7. Saw Infinite, Taeyang, and U-Kiss in concert in San Jose/San Francisco and U.S. Kpop concerts have surprisingly given me SO much better exposure to the idols. Case in point: I actually touched Hoya. I have so much respect for U-Kiss now too. It's been a good time and my K-Pop love hasn't fallen that much. Also, I made a sign for 수현 that said "수현아 벗어라" (translation: "Take it off" LOL). 수현 actually saw it and started to take off his jacket. I was dying laughing. After looking for some evidence on Youtube... a crazy fan girl got a small glimpse of him seeing my sign: http://www.youtube.com/watch?v=uN_Icd2hDsQ Go to 1:24 and ignore her screaming and shakiness. 수현 is on the left and he takes his jacket off his shoulders when he sees my sign and then 훈 (farthest left) points at me. My assumption is he has lost his abs (otherwise he would've flashed them since he's notorious for that) because it seems like he's checking to see whether or not he should show them (go to 1:44) ROFL. It was pretty much awesome.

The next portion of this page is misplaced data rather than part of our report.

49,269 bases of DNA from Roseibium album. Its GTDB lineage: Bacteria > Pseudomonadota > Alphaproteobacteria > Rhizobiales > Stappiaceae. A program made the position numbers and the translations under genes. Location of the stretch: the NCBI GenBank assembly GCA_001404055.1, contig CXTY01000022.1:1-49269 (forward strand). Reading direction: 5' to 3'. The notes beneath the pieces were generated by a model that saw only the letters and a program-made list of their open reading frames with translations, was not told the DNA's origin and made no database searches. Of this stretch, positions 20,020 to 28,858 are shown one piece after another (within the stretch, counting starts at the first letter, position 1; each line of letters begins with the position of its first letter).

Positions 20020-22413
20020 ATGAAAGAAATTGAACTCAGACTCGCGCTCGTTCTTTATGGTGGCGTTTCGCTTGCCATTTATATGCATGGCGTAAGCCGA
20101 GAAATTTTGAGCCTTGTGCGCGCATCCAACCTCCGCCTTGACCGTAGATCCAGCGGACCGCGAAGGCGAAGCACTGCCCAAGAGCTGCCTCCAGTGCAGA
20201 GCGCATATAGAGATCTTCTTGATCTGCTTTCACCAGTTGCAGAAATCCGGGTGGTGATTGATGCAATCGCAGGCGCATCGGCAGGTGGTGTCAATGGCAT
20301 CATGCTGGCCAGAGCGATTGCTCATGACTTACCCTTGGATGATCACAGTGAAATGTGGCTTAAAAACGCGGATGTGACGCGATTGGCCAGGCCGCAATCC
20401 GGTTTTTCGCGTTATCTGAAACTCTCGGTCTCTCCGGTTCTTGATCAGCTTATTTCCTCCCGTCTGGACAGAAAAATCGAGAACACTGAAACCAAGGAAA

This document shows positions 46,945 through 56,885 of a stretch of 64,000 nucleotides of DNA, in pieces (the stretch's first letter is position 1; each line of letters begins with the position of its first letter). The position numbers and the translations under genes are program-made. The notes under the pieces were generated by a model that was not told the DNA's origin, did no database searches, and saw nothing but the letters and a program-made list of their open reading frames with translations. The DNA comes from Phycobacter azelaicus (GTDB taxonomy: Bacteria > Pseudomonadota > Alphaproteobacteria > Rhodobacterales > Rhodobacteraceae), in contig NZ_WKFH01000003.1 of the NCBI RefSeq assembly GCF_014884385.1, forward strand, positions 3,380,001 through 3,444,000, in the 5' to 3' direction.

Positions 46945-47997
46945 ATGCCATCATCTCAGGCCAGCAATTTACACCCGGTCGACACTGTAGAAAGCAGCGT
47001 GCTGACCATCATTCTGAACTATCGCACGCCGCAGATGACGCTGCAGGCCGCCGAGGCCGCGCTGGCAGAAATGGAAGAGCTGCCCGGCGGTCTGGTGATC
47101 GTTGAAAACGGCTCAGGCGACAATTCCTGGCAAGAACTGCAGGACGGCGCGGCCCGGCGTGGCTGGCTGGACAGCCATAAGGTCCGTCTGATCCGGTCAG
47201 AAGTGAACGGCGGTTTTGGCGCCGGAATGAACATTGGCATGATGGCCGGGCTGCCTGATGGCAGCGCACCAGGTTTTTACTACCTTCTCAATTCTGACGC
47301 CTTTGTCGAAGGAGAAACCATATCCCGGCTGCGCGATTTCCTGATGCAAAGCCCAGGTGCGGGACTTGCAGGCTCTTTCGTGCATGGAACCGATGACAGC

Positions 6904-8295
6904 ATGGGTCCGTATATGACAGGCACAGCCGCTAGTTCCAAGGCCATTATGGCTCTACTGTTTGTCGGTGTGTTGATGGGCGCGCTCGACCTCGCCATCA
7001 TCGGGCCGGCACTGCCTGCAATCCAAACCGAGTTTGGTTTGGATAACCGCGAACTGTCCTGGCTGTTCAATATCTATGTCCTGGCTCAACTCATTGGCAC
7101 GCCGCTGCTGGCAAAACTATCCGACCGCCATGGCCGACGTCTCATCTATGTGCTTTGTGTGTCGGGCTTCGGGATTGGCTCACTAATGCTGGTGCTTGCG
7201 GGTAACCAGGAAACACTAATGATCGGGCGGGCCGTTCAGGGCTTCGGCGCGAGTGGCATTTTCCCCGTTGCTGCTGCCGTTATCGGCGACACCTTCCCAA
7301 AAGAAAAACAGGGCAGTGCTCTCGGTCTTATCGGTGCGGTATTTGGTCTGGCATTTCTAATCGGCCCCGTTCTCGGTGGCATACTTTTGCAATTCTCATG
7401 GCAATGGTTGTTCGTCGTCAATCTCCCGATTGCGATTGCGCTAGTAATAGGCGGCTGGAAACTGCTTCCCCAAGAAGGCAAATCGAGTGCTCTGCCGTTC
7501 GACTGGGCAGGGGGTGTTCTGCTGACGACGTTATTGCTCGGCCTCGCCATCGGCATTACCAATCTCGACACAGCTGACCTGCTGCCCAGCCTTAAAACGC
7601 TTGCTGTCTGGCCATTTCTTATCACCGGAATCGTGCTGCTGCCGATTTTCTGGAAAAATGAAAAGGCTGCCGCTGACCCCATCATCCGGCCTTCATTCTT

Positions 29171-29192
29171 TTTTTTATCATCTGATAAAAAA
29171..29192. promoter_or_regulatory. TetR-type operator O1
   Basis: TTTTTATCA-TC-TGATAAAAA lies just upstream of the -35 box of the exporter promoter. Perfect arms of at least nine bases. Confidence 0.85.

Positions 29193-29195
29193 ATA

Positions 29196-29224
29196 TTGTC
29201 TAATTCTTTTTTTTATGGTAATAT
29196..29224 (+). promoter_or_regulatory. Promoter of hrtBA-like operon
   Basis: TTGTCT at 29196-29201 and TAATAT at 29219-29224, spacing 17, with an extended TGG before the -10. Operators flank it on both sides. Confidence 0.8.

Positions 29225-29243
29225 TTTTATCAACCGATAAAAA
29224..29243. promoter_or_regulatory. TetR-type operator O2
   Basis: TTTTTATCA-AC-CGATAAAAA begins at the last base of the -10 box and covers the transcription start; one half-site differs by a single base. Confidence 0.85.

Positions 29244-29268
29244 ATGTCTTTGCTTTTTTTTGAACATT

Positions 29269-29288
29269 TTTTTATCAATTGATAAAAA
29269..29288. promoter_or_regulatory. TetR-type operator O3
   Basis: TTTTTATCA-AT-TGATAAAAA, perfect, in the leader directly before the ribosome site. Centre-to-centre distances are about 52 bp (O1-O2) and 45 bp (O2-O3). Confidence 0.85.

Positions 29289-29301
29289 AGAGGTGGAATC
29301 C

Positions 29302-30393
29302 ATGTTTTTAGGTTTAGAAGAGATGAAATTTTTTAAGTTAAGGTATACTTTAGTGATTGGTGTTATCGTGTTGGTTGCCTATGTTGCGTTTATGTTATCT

8. Went on vacation to Myanmar (with long layovers in which I left the airport in Singapore and Korea) with Tracey (this was the most recent as I just got back this past Sunday). That was an adventure. Myanmar had a lot of political unrest, and it still isn't super stable yet. I think now is a great time to visit cause they opened up their borders about two years ago to tourists so since then, tourism has flourished. The country itself was a lot more developed than I anticipated (e.g., roads were paved). The people were super kind and so generous--since Buddhism is so integrated within the culture, I think there's a huge underlying value of giving, even if you have nothing to give. The food was delicious. The pagodas and temples and architecture were stunning. It's quite the trip. I'd recommend it.